The emerging blogger series is aimed at community building through giving mental health bloggers who are early in their blogging evolution the opportunity to have their work seen by a wider audience. It’s also a way to introduce you as a reader to some newer members of our community.
This post is by Mim from Digging the Dirt on OCD.
The Willy Crisis
No, I did not give him permission, and no, I was not partaking in some liberating group sex ritual. Let me explain. Let’s start at the beginning.
Phase 1 of The Willy Crisis: The Trigger
Yesterday we began redecorating our entire house, starting with the lounge. It’s been planned for a year or so, I was fully expecting it, and you’d think that as a fully functioning adult, I’d be able to handle it.
At first I was all in, tearing down wallpaper and boxing china ornaments like my weirdly organised little life depended on it. The more that the room was taken apart however, the more my mental state began to unravel. My brain darted back and forth, self-sabotaging my attempts to help. My eyes became altered, and instead of seeing a purge of unwanted furniture, I saw a loss of precious memories. Then came the guilt (if you’ve read my previous post, this is linked directly to Beefgate).
After the guilt had settled itself nice and comfortable in the pit of my stomach, my eyes darted to the dust freeing itself from the walls as the paper was torn off. The sunlight was streaming through the window, which highlighted the plumes of newly emancipated dust in the air that I was breathing and blinking (sunshine is a bit of a catch 22 for me…) The carpet was lifted, furniture was moved, and the room was tipped upside down. I held my own despite all of the chaos, and by the time I settled down for bed, we’d hoovered the floor, bagged the wallpaper and placed the sofa and the TV back where they belonged. Phase 1 was over.
Phase 2 of The Willy Crisis: The Crescendo
I awoke this morning, fresh from a deep sleepy surrender, feeling like a capable badass OCD warrior. This was truly delusional and naive of me however, as I was already triggered. Phase 1 had occurred, and nothing could stop the hurtling and impending plunge into phase 2. I sat down in the newly stripped living room with my cereal and a cup of tea, subconsciously pretending to be your normal average gal, calm and collected, with one slipper clad foot casually bouncing over the other leg. Life was feeling easy breezy man. I was cool as a cucumber. I continued to get on with my day in robot mode, automatically going through the motions… until the knock. The furniture men were here.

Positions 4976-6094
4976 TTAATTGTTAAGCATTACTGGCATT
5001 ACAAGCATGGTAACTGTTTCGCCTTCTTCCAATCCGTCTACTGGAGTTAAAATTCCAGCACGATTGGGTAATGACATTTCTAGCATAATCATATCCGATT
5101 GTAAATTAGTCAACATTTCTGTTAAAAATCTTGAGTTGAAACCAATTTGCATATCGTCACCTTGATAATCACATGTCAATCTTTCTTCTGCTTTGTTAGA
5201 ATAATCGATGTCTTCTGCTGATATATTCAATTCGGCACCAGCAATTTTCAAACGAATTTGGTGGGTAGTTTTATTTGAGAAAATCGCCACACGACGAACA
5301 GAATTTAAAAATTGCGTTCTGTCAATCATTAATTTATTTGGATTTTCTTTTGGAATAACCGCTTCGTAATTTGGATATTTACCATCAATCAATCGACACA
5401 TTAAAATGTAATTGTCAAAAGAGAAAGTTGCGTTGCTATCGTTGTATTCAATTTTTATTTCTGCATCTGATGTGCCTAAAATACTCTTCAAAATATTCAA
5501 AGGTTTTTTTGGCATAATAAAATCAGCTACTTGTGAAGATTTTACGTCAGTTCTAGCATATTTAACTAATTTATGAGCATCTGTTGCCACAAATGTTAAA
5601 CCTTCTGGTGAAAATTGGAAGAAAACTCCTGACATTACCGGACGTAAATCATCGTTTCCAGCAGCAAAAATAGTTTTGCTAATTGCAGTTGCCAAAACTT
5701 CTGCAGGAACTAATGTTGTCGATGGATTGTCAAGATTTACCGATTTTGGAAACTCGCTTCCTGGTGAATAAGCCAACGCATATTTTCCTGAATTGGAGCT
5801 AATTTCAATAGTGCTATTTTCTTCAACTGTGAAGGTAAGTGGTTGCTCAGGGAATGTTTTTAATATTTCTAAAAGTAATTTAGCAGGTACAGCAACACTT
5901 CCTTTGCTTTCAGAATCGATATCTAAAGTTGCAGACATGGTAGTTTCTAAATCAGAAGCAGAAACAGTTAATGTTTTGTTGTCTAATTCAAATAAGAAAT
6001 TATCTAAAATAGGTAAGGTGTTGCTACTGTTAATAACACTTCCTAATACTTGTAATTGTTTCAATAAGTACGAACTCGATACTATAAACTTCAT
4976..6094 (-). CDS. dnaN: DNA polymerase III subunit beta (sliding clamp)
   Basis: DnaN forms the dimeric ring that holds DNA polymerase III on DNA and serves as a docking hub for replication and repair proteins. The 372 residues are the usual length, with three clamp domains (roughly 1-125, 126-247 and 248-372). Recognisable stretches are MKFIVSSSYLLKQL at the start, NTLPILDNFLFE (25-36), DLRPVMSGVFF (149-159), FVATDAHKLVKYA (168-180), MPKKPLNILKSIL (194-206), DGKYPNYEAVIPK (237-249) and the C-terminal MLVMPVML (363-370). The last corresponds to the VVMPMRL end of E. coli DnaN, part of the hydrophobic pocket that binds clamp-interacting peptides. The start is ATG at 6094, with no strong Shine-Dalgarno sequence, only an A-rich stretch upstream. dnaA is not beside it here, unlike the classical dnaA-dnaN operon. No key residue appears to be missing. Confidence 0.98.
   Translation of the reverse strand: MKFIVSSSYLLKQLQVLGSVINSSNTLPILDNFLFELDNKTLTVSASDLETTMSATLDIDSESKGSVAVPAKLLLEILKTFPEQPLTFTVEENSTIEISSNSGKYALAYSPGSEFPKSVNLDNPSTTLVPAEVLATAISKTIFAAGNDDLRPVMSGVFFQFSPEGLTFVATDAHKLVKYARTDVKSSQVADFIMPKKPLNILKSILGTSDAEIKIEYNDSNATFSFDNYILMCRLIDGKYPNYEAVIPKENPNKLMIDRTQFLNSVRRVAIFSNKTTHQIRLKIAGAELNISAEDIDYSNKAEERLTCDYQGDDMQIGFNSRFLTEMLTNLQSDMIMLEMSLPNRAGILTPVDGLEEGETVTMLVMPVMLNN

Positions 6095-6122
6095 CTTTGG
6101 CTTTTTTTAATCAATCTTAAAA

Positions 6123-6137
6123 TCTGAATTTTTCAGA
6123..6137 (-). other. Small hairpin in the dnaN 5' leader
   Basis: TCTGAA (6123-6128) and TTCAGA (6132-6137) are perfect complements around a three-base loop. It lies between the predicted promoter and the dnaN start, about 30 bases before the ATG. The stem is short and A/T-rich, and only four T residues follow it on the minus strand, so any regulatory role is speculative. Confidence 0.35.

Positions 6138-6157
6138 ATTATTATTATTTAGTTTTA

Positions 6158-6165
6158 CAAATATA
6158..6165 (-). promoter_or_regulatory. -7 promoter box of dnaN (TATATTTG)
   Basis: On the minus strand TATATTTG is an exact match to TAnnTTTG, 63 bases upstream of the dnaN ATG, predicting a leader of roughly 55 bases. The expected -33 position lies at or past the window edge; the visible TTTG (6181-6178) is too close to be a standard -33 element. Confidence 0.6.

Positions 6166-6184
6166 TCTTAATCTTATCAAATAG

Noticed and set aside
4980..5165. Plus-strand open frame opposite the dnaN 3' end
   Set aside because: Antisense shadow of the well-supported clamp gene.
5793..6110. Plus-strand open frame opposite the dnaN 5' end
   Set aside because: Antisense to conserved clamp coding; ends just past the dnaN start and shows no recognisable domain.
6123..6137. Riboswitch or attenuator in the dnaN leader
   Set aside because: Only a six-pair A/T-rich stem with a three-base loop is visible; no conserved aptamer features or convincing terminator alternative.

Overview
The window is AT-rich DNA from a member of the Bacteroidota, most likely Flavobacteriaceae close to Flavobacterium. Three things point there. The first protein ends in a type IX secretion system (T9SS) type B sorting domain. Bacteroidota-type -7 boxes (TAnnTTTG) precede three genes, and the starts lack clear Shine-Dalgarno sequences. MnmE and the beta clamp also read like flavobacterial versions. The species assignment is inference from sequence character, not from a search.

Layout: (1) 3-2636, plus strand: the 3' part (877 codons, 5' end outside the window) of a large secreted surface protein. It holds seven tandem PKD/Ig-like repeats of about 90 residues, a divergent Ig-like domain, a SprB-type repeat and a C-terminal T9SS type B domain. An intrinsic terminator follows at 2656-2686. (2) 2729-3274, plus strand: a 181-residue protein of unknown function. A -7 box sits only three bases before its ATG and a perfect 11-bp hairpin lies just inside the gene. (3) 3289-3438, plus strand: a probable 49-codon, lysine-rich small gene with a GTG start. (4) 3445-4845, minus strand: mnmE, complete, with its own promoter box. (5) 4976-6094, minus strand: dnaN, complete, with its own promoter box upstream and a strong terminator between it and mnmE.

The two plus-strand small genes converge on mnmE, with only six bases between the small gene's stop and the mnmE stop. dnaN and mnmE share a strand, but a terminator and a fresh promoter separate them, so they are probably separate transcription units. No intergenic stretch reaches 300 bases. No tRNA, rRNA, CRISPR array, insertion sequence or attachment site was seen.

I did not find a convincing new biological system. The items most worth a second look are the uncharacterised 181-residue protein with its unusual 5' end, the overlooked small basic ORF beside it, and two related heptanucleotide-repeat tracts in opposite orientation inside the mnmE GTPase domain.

I don’t like strangers being in my house that I haven’t invited anyway (I don’t trust the cleanliness of strangers so who knows what pathogens they’re carrying) but this time, THIS TIME I was in my bedroom with the dogs whilst the men brought the furniture in (and this is where the willy part enters the story – I know you’ve all been waiting for it). One of them came upstairs for a wee (the toilet is next to my room, and the wall is very thin… I promise I’m not a creepy toilet listener) and this man…THIS MAN did not wash his hands after peeing. The crescendo had begun with a bang. Willy germs were being scattered around my house like confetti.
The furniture men left and I flung myself unmercifully downstairs. Presenting my admittedly unusual manifestation of rage to my mum and sister, I put on a manly voice and pretended to be a bloke rubbing my willy all over the new furniture, before explaining shrilly what had happened. Go on, imagine this scenario in your head. Let yourself feel it. My good-humoured rage rumbled on for a couple of minutes before I sat on the sofa and cried. Actual tears. Because a man didn’t wash his hands after he peed.
Phase 3 of The Willy Crisis: The Resolution
I don’t really know how to explain this outburst to people, but I’d bet my fellow OCDers get it (BIG UP). After crying for a minute or so on the sofa, in the big old dusty empty room, I apologised to my mum and sister, who rejected my apologies and voiced that it’s difficult to know what to say when reassurance would only feed the OCD. I burned out until I just didn’t have the energy to continue fretting, and my mum reminded me that germs in moderation are beneficial, as they help us to build up immunity. I was then presented with a cup of tea, and The Willy Crisis was over. Until next time.
You can find Mim on Digging the Dirt on OCD.
Thanks so much Mim for participating in the emerging blogger series!
You can find a listing of all of the posts in the series directory. If you’re interested in participating in the series, the directory also has the details on that.
Have you checked out my new book Making Sense of Psychiatric Diagnosis? It’s available on Amazon and other major ebook retailers. It’s also available on the Mental Health @ Home Store, along with my first book, Psych Meds Made Simple.